These three elements make up covenant theology in its developed form: the Covenant of Works, let me go back. I should really begin with the Covenant of Redemption. The Covenant of Redemption, which I haven’t said much about now, but we will, it’s next week we’ll deal with the Covenant of Redemption. I forgot for a moment our schedule, the Covenant of Redemption; a covenant made between the persons of the Trinity concerning their particular duties in the carrying out of the redemptive program; then the Covenant of Works made between God and Adam in the Garden of Eden. The first covenant, the Covenant of Redemption, an unconditional covenant; the members of the godhead carrying out their work. The next, a conditional covenant, depending upon Adamic obedience, which as you know, Adam broke for men. And then the Covenant of Grace made between the godhead and the elect people of God. Those three covenants, the Covenant of Redemption between the persons of the godhead. In one sense you could call that a conditional covenant, but one made between individuals who have no sin nature, of course, and are thoroughly able to carry out all of the requirements and responsibilities of it. The Covenant of Works between God and Adam, and the Covenant of Grace between the godhead and the elect people of God.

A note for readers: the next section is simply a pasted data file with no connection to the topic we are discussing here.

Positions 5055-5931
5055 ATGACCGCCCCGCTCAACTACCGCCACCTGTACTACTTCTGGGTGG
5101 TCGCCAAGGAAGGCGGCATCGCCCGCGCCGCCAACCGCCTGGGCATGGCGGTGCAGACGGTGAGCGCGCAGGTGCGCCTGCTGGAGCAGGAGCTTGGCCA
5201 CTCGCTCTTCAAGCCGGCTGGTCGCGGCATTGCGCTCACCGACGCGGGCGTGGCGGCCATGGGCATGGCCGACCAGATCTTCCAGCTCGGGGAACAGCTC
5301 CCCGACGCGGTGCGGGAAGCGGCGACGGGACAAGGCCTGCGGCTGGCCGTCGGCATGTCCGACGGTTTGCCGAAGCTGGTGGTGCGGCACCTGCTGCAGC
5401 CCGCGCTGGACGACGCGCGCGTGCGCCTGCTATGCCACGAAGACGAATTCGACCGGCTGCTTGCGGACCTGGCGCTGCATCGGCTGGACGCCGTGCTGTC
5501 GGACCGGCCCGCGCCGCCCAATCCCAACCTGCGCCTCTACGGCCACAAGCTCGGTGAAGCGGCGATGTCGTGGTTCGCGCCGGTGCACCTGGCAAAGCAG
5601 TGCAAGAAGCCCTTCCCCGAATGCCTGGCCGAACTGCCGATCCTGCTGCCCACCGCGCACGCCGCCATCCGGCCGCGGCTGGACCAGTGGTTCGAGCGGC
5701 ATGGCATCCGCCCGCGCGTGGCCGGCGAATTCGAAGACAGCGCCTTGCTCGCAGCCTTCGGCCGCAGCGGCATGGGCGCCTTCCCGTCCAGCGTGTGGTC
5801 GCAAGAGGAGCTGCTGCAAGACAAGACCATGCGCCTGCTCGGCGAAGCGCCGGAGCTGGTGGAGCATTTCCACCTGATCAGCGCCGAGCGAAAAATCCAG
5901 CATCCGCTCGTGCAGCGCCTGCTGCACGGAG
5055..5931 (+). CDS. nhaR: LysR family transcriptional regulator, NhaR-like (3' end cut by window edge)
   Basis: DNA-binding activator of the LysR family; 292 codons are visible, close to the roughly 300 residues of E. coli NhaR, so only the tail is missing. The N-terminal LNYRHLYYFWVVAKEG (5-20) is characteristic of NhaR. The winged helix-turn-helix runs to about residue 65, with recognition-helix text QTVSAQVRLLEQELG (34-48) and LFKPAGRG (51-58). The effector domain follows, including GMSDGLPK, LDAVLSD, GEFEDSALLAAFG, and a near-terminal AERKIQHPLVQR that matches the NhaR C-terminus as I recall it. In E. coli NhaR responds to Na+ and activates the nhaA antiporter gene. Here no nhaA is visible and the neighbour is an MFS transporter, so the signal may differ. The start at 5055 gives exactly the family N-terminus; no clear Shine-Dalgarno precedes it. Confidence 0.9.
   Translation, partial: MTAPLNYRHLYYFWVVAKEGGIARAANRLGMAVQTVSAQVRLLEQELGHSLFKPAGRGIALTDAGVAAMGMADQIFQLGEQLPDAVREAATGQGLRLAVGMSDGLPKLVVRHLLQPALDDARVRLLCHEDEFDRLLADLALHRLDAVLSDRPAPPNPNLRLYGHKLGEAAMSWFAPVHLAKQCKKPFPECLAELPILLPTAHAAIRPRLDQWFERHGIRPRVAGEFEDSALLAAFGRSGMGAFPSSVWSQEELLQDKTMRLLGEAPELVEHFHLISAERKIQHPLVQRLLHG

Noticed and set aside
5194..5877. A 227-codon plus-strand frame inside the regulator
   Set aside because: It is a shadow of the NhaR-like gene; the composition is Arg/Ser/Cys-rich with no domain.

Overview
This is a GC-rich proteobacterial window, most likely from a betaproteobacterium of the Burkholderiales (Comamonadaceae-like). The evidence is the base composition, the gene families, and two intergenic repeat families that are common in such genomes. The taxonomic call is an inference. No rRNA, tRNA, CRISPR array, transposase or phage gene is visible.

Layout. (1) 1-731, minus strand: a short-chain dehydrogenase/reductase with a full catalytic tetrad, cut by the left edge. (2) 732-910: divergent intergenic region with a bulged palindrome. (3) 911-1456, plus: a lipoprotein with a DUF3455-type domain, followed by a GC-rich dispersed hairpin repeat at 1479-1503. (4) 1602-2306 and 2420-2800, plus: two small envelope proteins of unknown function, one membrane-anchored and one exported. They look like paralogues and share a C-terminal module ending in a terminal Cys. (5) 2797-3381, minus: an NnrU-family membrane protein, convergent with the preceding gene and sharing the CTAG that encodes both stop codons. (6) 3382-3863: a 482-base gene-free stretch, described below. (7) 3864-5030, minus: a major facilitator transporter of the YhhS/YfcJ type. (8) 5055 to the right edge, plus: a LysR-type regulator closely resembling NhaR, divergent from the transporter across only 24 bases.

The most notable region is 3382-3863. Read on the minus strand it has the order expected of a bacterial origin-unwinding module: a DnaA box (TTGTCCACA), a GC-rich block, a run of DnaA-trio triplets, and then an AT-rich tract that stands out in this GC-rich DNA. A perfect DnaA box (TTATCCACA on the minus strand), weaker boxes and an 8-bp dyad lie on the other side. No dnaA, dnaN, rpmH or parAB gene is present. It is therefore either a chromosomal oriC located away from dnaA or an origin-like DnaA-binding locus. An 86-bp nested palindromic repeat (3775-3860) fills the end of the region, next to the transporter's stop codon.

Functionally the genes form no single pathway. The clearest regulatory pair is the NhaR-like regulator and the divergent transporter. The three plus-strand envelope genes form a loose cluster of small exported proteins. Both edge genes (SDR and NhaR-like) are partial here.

Now, in our outline, just briefly, because we don’t have to say much about this; the posterity or the later developments. Capital A: The Westminster Confession of Faith. This, of course, is the great doctrinal standard, the great doctrinal symbol. That’s a term for “standard” in theological thought, is the great symbol, the great doctrinal standard of the Reform Churches, particularly, the Presbyterian ones. Now, we only have time for just mentioning the particular Confession of Faith. In the senate of Westminster and the resultant Westminster Confession of Faith, we have the stronghold of the federal system; that is, the covenantal theological system.